A few kilometres from Cuxhaven, the well-known tourist spot of the North Sea, the Nordholz Naval Airbase (Fliegerhorst Nordholz) is located. And next to the main entrance to the base, one of the most interesting aviation museums in Europe can be found – Deutsches Luftschiff- und Marinefliegermuseum Nordholz, commonly known as ´Aeronauticum´.
The official German Airship and Naval Aviation Museum (as the name can be translated into English) opened it gates for visitors in 1997, however the history of naval aviation exhibition in Nordholz dates back to late 1960s.
When, in 1967, the Marinefliegergeschwader 3, one of the naval squadrons stationing in Nordholz, was named ´Graf Zeppelin´ after Ferdinand von Zeppelin – a German general, aviation pioneer, designer and inventor of airships and founder of Luftschiffbau Zeppelin company – it launched a great interest in collecting the memorabilia related to airships and rich history of Nordholz airbase, although that time without a permanent location for such exhibition.
The change started in 1987, when the municipality of Nordholz founded an association named ´Förderverein Marine-Luftschiff-Museum Nordholz im Landkreis Cuxhaven eV´ focused, inter alia, on collecting the documents and relicts from the era of airship, especially those related to Nordholz base. German military authorities joined the initiative and in 1990 offered the association a 1,500 m² plot, just next to the airbase entrance.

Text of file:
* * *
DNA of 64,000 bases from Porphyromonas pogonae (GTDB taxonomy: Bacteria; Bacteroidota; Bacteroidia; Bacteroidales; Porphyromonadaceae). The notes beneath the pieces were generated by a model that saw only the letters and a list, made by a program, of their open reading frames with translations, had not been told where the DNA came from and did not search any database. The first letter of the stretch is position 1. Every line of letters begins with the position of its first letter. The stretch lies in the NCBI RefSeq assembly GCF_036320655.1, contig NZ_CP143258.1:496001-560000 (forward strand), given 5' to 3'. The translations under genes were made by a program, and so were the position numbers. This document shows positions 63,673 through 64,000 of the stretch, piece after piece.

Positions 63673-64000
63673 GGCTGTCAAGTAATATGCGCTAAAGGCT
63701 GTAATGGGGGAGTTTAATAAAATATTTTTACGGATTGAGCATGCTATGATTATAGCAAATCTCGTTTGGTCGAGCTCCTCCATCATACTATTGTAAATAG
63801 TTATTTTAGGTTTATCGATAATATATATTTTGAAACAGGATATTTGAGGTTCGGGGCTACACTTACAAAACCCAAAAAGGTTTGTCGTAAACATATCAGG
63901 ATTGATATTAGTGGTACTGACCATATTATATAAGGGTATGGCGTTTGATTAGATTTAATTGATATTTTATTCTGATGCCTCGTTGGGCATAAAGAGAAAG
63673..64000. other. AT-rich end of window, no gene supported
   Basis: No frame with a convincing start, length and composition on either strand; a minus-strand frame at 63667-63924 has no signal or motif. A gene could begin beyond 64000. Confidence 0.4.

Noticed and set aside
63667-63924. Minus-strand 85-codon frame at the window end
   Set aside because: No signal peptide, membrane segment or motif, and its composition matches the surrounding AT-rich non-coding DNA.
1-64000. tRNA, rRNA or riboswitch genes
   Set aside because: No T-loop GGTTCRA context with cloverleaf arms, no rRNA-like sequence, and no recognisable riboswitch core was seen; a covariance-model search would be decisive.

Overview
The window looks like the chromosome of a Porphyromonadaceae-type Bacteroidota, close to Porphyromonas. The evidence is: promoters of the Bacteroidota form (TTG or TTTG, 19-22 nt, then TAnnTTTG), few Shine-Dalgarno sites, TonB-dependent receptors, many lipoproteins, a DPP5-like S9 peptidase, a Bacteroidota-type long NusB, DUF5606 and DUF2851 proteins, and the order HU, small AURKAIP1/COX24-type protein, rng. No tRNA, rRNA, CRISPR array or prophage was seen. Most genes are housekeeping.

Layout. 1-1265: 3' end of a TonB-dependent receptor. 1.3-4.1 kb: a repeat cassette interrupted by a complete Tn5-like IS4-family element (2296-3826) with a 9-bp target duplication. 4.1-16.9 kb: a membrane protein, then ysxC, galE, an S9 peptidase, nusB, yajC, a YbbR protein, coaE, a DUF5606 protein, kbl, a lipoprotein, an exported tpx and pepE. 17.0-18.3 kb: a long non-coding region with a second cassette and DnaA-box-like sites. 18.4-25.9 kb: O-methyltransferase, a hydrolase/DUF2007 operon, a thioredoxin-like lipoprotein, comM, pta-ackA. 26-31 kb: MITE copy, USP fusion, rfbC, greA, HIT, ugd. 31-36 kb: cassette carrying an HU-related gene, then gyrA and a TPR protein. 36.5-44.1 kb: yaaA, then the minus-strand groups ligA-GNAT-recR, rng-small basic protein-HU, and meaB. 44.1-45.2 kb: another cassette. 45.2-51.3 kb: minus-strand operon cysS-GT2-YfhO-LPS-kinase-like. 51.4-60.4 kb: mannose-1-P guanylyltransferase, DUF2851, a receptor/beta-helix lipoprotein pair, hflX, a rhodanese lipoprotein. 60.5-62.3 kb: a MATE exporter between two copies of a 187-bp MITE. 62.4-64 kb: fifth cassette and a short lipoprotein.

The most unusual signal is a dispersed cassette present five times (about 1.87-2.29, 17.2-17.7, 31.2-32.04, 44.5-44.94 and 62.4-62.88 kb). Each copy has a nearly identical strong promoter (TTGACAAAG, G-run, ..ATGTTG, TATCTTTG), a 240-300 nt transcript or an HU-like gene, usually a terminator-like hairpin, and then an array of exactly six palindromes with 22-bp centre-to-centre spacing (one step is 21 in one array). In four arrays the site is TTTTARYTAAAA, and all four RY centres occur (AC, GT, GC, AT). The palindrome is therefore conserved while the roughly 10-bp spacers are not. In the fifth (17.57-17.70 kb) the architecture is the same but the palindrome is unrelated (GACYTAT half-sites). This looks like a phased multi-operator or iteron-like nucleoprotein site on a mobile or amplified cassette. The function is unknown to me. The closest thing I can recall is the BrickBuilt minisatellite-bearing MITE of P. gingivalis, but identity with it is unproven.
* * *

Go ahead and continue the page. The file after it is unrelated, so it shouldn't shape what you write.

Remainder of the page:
At this moment, a quick journey back to the early years of the 20th century is necessary, to explain the reason why Nordholz holds a special place in German aviation history, and naval aviation in particular.
A small village of Nordholz, Lower Saxony, is one of the oldest aviation locations in Germany and Europe. The very first aviation activity in the area called Wursterheide was reported yet in 1912 and shortly thereafter this location attracted the attention of German military authorities. Protected from offshore bombardment by the shallow waters, but still located close to the coast, the Wursterheide meadows seemed to be a perfect location for a newly born naval aviation.
In 1914, a huge, 800-hectare airbase was built in Nordholz, with the investment of more than 18 million Mark. The first airship – LZ 24 / L 3 – arrived there in September that year and soon Nordholz became the primary base for the Imperial German Navy dirigibles.
The naval aviation base at Wursterheide was both modern and sophisticated facility, with six airship hangars, maintenance workshops, storages and a gasworks. Among its hangars, the one initially called ´Herta´ and then ´Nobel´ deserves particular attention. It was a remarkable construction, standing on the rails and with the possibility to rotate the entire building 360⁰ within one hour. It was one of only two fully rotating hangars in the world, but the sole double-hall one, allowing to provide a shelter for two dirigibles at the same time.